St. Nicholas Cabasilas lived in the middle ages, which is later than I usually go for sayings to reflect on. However, this one struck me as too profound not to share. I have written before on how our love for Christ can take on a romantic quality—that overpowering eros that compels us to leave everything to follow Jesus. But according to St. Nicholas, that is only half the story, and the beauty of the other half outshines the former as the light of the sun outshines the moon and the stars: God loved us in this way first. View full article »
Sometimes stories are too long to reflect on very thoroughly, but very worth sharing. For those who wonder what to think/believe of such a fantastic story, I would recommend an earlier reflection of mine: “Hang Your Cloak Upon a Sunbeam.”
Of the angelic splendour of the light which Virgnous-a youth of good disposition, and afterwards made by God superior of this Church in which I, though unworthy, now serve-saw coming down upon St. Columba in the Church, on a winter’s night, when the brethren were at rest in their chambers. View full article »
Abba Antony said: “Fish die if they are long out of water. So monks who dally long outside their cell or with men of the world, lose their will to solitude. As a fish can only live in the sea, so we must run back to our cells. Perhaps, if we dallied outside, we might lose our inner guard.”
~ Sayings of the Desert Fathers, 2.1
Abba Antony offers a wonderful analogy for those of us whose lives sometimes seem so full. Just as “[f]ish die if they are long out of water,” so “monks who dally long outside their cell or with men of the world, lose their will to solitude.” Now of course, as “men [and women] of the world,” we cannot and should not avoid human contact, but neither should we neglect solitude. The difference is one of degree, not of kind. None of us live in a monk’s cell, but all of us require an “inner guard” to keep our hearts from falling to temptation. View full article »
I don’t usually write purely informational posts, but I thought this little factoid I somehow only now discovered would be worth sharing: Western Asceticism, the volume from which I always quote the Sayings of the Desert Fathers as well as a few of the Conferences of Cassian, and which also includes the Rule of St. Benedict, is completely and totally free on archive.org. You can download it in all sorts of formats, including a clean and searchable pdf of the text. Pretty cool!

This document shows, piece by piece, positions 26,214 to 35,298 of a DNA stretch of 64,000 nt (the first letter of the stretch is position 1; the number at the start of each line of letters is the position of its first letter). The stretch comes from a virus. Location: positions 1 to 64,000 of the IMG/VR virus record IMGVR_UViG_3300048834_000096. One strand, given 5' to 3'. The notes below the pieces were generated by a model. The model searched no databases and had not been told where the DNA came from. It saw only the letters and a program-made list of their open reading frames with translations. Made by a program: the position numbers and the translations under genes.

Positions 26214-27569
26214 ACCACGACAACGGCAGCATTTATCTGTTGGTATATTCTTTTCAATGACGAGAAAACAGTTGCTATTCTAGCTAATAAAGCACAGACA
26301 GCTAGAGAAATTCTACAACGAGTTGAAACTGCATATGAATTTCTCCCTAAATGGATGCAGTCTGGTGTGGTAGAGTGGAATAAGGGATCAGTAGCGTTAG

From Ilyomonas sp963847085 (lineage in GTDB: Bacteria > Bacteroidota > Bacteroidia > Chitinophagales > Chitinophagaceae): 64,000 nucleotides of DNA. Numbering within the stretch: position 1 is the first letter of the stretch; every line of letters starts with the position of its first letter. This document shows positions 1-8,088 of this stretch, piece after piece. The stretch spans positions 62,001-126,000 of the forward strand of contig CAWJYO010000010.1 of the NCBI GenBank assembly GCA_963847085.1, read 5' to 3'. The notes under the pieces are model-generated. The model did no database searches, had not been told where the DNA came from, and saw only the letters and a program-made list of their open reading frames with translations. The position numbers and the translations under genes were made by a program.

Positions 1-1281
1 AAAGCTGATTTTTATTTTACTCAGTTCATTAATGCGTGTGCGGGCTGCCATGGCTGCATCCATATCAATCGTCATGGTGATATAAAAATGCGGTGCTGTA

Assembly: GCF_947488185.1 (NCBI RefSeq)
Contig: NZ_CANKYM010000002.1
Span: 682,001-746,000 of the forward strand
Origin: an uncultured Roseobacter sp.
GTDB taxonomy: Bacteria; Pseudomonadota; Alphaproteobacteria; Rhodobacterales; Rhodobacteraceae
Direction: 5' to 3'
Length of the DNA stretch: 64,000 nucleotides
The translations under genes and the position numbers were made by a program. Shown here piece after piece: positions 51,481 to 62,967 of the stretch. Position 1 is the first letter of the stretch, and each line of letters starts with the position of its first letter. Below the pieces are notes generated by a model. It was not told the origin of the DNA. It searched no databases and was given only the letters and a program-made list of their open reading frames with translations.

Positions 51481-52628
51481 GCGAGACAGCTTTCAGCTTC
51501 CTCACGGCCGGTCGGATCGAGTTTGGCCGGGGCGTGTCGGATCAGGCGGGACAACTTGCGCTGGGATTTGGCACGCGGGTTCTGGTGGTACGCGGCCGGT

You can find Western Asceticism on archive.org here.
So great is the splendour of a virtuous life that a peaceful conscience and a calm innocence work out a happy life.
~ St. Ambrose of Milan, On the Duties of the Clergy, 2.1
Virtue, it would seem, is woefully undervalued today. I do not mean to say that there are too few virtuous people—only God knows the hearts of others after all, and by what it appears virtue still shines upon the hearts of many. Rather, if St. Ambrose is correct—and I think he is—a virtuous life is the key to happiness. Shouldn’t our whole society be organized with the purpose of teaching and obtaining virtue then? What else would be more befitting of “the pursuit of happiness?” View full article »
When Abba Arsenius was still at the palace, he prayed the Lord saying: “Lord, show me the way to salvation.” And a voice came to him: “Arsenius, run from men and you shall be saved.” He went to become a monk, and again prayed in the same words. And he heard a voice saying: “Arsenius, be solitary: be silent: be at rest. These are the roots of a life without sin.”
~ Sayings of the Desert Fathers, 2.3
Abba Arsenius may not have been the Roman Emperor, but he worked “at the palace” and likely enjoyed a very high quality of life for his time. Yet he finds that material comforts are not enough, and he prays, “Lord, show me the way to salvation.” The answer: “run from men and you shall be saved,” for him this meant becoming a monk, a hermit even. However, solitude, silence, and rest are not the exclusive property of hermits, even if they have much more abundant supply. A “life without sin” may be hard to come by in the world, but its roots can still grow in that soil. View full article »